This is achieved in the auto-zero mode (switches in "Z" position) by momentarily disconnecting A2 from A1, shorting its inputs together, and coupling its output to its own null pin. During the auto-zero mode, the correction voltage for A1 is momentarily held by C1. Similarly, C2 holds the correction voltage for A2 during the sample mode. In modern IC chop per-stabilized op amps, the storage capacitors C1 and C2 are on-chip.

Note in this architecture that the input signal is always connected to the output through A1. The bandwidth of A1 thus determines the overall signal bandwidth, and the input signal is not limited to less than one-half the chopping frequency as in the case of the traditional chopper amplifier architecture. However, the switching action does produce small transients at the chopping frequency which can mix with the input signal frequency and produce in-band distortion.

FIG. 2.49: AD8551/52/54 chopper stabilized rail-to-rail input/output amplifiers.

FIG. 2.48: Noise: bipolar vs. chopper amplifier.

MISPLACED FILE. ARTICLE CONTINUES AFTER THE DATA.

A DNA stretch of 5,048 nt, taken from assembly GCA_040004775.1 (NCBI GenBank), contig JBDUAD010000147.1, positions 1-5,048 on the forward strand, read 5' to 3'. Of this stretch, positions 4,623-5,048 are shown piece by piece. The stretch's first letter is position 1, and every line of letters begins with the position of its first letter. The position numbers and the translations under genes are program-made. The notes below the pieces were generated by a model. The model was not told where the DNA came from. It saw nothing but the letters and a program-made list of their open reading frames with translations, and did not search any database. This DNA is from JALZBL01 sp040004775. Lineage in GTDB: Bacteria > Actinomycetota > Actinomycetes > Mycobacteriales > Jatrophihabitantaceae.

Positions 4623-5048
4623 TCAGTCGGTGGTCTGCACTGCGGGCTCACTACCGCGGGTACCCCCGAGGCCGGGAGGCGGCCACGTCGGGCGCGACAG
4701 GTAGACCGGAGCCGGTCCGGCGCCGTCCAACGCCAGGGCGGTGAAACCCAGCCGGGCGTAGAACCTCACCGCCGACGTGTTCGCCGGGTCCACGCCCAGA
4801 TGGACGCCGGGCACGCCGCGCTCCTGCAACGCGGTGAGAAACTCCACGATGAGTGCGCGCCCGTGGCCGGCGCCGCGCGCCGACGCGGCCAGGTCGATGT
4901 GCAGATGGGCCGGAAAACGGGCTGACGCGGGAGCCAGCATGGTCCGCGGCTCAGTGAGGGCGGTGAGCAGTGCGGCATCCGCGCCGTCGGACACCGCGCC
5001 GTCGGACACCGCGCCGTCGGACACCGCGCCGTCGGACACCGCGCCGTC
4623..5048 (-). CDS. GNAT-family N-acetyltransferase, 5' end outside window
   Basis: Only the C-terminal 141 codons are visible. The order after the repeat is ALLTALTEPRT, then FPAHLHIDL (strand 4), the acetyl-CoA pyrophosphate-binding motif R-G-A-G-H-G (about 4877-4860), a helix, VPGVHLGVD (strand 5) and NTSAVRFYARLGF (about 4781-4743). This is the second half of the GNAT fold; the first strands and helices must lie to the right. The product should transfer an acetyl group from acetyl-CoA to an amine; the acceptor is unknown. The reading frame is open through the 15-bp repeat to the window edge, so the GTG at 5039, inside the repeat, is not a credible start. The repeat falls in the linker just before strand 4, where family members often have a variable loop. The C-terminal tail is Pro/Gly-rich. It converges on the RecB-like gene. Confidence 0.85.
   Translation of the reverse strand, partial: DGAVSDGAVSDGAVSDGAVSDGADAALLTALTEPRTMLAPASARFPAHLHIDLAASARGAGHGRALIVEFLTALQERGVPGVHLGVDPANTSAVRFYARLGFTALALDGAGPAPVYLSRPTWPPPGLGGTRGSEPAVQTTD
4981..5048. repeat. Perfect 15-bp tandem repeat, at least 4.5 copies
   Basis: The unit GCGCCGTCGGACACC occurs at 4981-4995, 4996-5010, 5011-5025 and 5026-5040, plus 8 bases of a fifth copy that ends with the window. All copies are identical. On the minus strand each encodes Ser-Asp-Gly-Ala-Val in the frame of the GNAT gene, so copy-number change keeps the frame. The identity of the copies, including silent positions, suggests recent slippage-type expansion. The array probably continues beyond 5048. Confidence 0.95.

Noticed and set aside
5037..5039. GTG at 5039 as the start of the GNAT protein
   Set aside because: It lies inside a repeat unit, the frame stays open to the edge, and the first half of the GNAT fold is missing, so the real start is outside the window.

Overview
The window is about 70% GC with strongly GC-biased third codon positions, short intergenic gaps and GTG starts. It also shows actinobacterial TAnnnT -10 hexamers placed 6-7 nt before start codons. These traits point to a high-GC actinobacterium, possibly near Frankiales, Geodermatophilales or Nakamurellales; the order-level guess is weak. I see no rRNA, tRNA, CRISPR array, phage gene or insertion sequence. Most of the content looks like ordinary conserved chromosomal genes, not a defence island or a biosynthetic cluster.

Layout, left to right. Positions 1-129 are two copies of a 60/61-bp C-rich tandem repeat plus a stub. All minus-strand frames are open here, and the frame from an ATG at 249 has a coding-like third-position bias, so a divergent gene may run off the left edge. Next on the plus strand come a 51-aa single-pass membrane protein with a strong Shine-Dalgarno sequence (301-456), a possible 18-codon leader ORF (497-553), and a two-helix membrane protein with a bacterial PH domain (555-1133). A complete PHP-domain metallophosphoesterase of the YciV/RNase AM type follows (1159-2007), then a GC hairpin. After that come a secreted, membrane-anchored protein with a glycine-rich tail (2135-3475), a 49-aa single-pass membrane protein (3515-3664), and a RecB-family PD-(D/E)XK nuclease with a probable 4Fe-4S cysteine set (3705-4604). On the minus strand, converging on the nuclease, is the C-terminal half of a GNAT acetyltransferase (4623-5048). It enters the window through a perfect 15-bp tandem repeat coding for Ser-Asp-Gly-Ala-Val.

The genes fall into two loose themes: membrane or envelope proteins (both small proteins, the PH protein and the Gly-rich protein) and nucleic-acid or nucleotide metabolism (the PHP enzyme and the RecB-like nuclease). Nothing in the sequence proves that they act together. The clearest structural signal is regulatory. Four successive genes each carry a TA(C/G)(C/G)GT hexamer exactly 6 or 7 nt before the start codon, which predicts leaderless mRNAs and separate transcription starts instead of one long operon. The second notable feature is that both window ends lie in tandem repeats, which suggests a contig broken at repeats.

It is interesting to consider the effects of a chopper amplifier on low frequency 1/f noise. If the chopping frequency is considerably higher than the 1/f corner frequency of the input noise, the chopper-stabilized amplifier continuously nulls out the 1/f noise on a sample-by-sample basis. Theoretically, a chopper op amp therefore has no 1/f noise. However, the chopping action produces wideband noise which is generally much worse than that of a precision bipolar op amp.

FIG. 2.48 shows the noise of a precision bipolar amplifier (OP177/AD707) versus that of the AD8551/52/54 chopper-stabilized op amp. The peak-to-peak noise in various bandwidths is calculated for each in the table below the graphs. Note that as the fre quency is lowered, the chopper amplifier noise continues to drop, while the bipolar amplifier noise approaches a limit determined by the 1/f corner fre quency and its white noise (see FIG. 2.9). At a very low frequency, the noise performance of the chopper is superior to that of the bipolar op amp.